So in my last post I mentioned that I'd had a disaster whilst making my Breaking Point quilt.  It was so ironic as one of the words I had sewn into the quilt was 'Despair', and let me tell you I really was despairing!!!  I think I actually had three disasters with this quilt!

So the story goes like this.... I foundation paper pieced each of the blocks, each one must have taken me at least 5 hours! I then pieced the quilt top.  Went to iron out the big bolt crease down the centre.  Sprayed it with water and ironed, took the iron away and was HORRIFIED to see brown marks!!  DISASTER 1! I am ashamed to say that my ironing board was filthy and the dirt had transferred onto the wet parts of the fabric.  I ran to the sink and washed it.  Most of it came out, a little bit remained but I figured as I was planning to applique, I would just make sure the appliques covered the remaining little bits.  I REALLY didn't have time to order more background fabric, I was running WAY too behind schedule to even consider that option!

See the little brown spots?

See the little brown spots?

So I continued on, basting and quilting the lines radiating out from the 'Broken' block.  I then filled in alternating sections with free motion meander.  At this point I decided that appliqued speech bubbles didn't suit the style.  So instead I decided to stitch the words and phrases on with my sewing machine alphabet stitch.  So I programmed the words and phrases into the sewing machine, and started to sew the words.  DISASTER 2! The words would not space properly and were bunching up.  Let me tell you unpicking tiny stitches is really hard! (I'm sure you know that already though, right!?)  Then I realised I had forgotten to stabilise the fabric.  So I decided to use a fab product that SULKY® had sent me: Sticky Fabri-Solvy.  This product was brilliant, I cut strips of it roughly the size of the words and phrased and stuck it to the back of the quilt.  Then sewed the words and phrases on.  No more stitch bunching!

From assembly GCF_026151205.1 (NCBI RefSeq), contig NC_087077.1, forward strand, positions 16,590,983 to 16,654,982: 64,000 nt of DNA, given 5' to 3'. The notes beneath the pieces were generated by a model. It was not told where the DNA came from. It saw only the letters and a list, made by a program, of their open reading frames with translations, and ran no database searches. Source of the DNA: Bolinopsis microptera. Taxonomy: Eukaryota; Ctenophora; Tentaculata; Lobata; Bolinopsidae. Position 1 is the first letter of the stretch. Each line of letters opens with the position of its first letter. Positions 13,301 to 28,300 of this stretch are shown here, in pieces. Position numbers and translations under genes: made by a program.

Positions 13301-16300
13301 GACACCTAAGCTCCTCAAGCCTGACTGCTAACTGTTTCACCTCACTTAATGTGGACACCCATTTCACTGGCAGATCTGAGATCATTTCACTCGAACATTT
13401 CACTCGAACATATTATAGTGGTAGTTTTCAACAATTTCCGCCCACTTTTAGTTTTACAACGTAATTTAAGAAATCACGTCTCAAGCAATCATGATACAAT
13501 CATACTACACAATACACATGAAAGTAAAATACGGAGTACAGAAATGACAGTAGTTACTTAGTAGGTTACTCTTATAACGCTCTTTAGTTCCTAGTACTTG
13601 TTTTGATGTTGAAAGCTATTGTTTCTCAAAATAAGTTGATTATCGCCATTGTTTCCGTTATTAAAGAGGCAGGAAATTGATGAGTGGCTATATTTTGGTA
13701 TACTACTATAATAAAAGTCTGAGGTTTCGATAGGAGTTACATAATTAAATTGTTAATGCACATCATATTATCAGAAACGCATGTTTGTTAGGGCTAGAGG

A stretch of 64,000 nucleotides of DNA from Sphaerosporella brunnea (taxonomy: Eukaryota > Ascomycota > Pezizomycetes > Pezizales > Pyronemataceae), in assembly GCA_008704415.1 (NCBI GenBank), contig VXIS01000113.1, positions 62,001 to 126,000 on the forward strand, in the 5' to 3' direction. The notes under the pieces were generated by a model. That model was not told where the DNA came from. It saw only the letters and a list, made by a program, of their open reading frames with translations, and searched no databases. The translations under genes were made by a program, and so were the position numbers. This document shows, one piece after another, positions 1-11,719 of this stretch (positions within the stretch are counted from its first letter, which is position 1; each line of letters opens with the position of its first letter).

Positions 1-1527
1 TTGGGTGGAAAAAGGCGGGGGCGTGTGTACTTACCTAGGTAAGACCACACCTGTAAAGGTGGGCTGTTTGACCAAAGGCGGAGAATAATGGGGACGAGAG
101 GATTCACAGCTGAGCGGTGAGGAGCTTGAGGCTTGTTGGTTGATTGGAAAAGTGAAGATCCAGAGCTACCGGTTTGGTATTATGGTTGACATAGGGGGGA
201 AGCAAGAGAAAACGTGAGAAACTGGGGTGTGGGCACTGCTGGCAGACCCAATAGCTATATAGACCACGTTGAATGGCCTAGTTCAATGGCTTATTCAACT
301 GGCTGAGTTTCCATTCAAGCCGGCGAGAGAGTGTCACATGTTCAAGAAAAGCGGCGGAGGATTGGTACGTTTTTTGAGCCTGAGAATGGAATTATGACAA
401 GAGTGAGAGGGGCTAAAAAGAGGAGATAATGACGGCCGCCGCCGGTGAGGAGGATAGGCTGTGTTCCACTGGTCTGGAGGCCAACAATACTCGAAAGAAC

So at this point I was feeling pretty pleased to have averted two disasters.  I went to bed very late, thinking that in the morning I would just rinse the stabiliser away, square up and bind the quilt!

So woke up early and started to rinse the Sticky Fabri-Solvy out.  That came out fine by the way....but as the quilt got wet I was HORRIFIED again to see that the stains were reappearing. right. before. my. eyes! DISASTER 3!  I was in bits! All that work, All those hours!!  I scrubbed at the stains but they just weren't budging!  I sat, and actually cried! And then laughed bitterly at the irony!!!  This quilt seemed to be pushing me to another Breaking Point!

Send Help! More random brown patches!

Send Help! More random brown patches!

I decided I had two options: Withdraw the quilt from the competition; or stick the quilt in the machine with a million stain removers and hope for the best.  I really didn't want to withdraw the quilt.  But I also knew that by washing it, it would totally change the quilt.  The fabric would shrink and crinkle, not the look I was going for for a competition quilt! And I ran the risk of the colour running.  But really what option did I have? So I chucked it in the machine and hoped for the best!

Ugh extreme close up of brown spots!!!

Ugh extreme close up of brown spots!!!

When it came out of the wash, it had indeed shrunk as expected.  The colours had not run but instead you could see that underneath the white fabric at the seams, the coloured fabric had frayed meaning you could now see some of that showing through the white fabric.  This did lessen somewhat when the quilt dried!

Break Point Quilt Disaster The Crafty Nomad

And what of the stain? Well it had lessened, to the point where I wasn't sure if I could see it still or not! So in the end I got a friend around to look!  We decided it was barely noticeable once it had dried, helped by the fact that the background fabric was two tone anyway!

The Crafty Nomad Breaking Point Quilt

Bizarrely another odd mark (Pink) had appeared after washing which I am positive wasn't there beforehand! 

Breaking Point Quilt Stain The Crafty Nomad

So with a lot of trepidation I decided to enter it anyway and pray no-one noticed!!!  I don't think anyone did!!!!

Breaking Point Quilt - Creativity for Well-being

Today I'm sharing a quilt with you that hopefully made it safely to Festival of Quilts and should be on display there.  I wanted to share with you the story behind the quilt.

The Crafty Nomad - Jo Westfoot - Breaking Point - Let's Talk Quilt